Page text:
The Tokyo Metropolitan Government filed a complaint against a Japanese budget carrier and the Consumer Affairs Agency requested that it remove the notices, which informed the passengers that the carrier would not accept complaints during flights, a major newspaper reported.
Instead, the passengers were told to direct their complaints to public consumer centres.
"We cannot condone an attitude of directing complaints about a company's services to public organisations,” said Hirohiko Fukushima, the head of the Consumer Affairs Agency.
The airline's eight-point "Service Concept" guidelines were introduced aboard its aircraft in mid-May and stated that cabin staff would not help passengers stow their bags, that attendants were not required to use "polite language" when talking to customers, moreover, the crew's primary task is not to attend to passengers but to serve as safety personnel.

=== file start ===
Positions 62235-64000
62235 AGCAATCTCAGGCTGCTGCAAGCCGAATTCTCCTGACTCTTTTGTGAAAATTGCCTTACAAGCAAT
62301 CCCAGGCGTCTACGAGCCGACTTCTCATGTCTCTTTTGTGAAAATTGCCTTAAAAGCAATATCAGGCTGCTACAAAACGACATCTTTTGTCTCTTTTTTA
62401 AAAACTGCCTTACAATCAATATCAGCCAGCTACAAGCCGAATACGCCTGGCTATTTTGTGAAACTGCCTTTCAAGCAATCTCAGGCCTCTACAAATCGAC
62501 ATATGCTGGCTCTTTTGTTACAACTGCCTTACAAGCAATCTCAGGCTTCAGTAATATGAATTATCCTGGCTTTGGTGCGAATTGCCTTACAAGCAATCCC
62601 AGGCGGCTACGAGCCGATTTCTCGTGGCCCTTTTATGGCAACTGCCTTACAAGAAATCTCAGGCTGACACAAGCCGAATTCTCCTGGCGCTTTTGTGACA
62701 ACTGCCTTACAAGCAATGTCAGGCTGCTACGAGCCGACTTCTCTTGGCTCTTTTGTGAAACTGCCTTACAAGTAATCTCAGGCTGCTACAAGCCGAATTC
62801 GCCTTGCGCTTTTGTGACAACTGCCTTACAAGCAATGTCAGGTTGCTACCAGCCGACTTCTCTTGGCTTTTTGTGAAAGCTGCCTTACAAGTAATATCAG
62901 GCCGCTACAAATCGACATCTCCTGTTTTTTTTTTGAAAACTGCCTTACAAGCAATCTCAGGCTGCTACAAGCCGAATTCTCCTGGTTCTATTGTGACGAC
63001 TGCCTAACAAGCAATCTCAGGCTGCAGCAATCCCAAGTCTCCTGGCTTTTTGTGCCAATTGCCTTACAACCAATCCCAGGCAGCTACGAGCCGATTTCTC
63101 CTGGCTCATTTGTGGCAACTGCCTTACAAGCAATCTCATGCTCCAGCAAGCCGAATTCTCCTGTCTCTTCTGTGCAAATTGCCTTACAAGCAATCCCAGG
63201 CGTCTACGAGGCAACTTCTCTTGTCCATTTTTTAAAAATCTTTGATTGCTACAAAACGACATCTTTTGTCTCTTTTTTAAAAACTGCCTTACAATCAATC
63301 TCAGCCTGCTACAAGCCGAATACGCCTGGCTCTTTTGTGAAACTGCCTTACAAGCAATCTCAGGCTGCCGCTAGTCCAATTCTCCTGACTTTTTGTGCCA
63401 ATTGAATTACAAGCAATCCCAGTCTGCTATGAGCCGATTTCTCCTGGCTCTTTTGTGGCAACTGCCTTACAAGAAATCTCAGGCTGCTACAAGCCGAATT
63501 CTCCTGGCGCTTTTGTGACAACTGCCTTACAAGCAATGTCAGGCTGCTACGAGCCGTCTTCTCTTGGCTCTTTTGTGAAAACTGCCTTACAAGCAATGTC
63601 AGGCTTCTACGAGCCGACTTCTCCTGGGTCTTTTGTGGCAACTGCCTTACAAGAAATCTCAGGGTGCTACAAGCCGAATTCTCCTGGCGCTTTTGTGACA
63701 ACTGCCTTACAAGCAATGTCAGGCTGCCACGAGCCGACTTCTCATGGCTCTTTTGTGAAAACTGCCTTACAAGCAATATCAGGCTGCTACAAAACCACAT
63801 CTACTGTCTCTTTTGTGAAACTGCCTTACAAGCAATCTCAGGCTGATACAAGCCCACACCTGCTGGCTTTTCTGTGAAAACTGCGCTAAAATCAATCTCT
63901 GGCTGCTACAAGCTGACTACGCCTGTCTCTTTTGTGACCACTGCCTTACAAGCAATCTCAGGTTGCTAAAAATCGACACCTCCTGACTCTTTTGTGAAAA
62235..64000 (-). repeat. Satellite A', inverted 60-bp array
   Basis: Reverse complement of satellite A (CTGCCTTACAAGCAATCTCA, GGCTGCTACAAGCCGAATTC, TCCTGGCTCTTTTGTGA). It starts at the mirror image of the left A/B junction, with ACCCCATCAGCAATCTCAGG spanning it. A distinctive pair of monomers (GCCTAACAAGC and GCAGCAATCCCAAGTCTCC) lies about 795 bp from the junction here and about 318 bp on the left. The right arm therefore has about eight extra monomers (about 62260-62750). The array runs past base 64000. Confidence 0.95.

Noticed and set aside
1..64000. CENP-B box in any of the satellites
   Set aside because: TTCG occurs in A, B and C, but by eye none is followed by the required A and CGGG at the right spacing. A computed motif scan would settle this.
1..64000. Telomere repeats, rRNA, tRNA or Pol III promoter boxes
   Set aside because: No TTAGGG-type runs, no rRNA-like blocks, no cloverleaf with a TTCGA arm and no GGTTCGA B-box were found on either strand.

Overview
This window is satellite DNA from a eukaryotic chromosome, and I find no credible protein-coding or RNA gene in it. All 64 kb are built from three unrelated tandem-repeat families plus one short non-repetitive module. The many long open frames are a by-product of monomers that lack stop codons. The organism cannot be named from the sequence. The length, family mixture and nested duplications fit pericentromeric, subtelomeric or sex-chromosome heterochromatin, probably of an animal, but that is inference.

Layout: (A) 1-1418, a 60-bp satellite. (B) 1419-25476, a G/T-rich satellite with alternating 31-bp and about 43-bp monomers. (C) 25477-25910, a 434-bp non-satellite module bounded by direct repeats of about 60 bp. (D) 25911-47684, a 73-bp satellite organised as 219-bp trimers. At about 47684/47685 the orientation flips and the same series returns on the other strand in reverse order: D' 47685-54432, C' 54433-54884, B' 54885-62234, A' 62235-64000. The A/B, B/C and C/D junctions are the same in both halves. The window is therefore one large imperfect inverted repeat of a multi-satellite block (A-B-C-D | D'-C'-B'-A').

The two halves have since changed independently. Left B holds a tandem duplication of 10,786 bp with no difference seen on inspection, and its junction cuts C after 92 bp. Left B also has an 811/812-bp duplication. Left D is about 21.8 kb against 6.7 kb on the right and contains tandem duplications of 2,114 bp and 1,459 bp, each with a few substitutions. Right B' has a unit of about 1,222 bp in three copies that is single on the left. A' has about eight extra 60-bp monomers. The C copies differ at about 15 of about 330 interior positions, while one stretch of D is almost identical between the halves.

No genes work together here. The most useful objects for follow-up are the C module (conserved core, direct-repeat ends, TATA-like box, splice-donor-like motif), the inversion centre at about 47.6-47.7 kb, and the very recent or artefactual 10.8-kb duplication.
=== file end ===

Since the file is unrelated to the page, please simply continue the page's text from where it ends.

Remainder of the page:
"We will not accept any complaints made on-board. In case a passenger does not understand that, we will ask the person to leave so that we can take off as scheduled. If passengers have complaints, we urge them to contact our customer service centre, the National Consumer Affairs Center or other related agencies,” the notice added.
However, the airline gave in to the pressure and said it would revise the notices.